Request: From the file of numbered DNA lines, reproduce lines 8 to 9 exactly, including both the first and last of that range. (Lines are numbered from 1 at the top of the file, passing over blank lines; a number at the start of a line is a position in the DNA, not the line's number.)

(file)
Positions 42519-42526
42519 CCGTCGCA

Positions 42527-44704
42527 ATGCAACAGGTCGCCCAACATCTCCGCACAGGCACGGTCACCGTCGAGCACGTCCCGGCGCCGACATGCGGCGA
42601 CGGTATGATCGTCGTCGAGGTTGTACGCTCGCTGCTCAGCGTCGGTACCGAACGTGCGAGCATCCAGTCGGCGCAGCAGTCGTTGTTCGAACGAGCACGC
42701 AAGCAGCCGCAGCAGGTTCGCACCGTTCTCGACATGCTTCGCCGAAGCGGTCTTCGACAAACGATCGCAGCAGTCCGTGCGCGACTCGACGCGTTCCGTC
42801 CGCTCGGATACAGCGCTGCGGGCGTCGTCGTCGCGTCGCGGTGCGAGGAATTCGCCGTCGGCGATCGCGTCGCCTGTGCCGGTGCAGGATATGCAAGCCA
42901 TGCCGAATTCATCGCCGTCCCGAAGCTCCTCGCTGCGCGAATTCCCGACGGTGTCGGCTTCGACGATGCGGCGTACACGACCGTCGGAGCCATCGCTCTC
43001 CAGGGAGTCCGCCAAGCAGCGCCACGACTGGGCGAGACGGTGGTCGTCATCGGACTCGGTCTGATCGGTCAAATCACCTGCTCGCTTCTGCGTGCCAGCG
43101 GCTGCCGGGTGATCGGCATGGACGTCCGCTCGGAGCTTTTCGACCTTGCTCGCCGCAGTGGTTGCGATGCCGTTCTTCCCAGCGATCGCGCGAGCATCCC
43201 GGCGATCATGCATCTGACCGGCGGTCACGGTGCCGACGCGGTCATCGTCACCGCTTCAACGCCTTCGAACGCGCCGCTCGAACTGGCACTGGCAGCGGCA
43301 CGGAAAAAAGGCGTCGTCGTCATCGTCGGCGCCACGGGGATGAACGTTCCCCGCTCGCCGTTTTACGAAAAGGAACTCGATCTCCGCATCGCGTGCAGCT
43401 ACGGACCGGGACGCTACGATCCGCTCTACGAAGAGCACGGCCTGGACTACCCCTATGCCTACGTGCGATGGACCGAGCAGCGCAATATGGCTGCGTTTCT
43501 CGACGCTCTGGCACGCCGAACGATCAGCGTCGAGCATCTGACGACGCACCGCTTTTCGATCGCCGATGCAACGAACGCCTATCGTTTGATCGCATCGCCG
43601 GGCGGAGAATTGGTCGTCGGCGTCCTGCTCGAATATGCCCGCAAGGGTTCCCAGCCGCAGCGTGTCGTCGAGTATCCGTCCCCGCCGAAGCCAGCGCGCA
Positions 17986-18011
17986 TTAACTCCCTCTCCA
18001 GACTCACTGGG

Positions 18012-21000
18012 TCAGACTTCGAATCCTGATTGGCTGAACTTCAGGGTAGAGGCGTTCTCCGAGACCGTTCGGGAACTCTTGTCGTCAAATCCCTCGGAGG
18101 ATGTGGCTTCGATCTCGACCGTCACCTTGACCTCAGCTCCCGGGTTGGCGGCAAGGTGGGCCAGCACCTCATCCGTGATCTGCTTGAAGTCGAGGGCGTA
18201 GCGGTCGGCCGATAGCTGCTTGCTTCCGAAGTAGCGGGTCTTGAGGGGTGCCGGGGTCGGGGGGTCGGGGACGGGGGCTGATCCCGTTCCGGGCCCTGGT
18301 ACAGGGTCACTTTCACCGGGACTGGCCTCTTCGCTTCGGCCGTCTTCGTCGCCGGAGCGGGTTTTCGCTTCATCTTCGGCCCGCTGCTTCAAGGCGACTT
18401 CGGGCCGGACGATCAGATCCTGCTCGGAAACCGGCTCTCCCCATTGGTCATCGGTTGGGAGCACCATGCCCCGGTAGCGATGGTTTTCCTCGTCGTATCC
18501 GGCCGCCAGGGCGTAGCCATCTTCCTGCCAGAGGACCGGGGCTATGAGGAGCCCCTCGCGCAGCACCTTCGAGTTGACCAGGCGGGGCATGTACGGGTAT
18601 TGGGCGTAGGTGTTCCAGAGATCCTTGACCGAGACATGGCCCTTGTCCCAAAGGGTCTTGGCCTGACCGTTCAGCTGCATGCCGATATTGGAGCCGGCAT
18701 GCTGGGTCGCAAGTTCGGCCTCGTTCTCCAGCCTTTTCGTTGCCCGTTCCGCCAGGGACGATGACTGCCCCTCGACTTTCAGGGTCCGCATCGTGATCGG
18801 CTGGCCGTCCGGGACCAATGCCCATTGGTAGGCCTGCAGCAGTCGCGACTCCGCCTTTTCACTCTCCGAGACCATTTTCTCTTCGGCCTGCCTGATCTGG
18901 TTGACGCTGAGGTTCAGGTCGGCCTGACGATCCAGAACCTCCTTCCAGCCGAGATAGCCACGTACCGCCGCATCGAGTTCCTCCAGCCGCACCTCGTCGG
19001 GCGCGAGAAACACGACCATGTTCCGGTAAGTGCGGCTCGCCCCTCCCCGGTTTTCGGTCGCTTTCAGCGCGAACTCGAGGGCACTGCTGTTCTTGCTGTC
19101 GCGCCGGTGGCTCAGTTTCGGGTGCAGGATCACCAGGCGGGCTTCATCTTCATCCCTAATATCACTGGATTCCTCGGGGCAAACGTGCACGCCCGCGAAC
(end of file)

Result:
42901 TGCCGAATTCATCGCCGTCCCGAAGCTCCTCGCTGCGCGAATTCCCGACGGTGTCGGCTTCGACGATGCGGCGTACACGACCGTCGGAGCCATCGCTCTC
43001 CAGGGAGTCCGCCAAGCAGCGCCACGACTGGGCGAGACGGTGGTCGTCATCGGACTCGGTCTGATCGGTCAAATCACCTGCTCGCTTCTGCGTGCCAGCG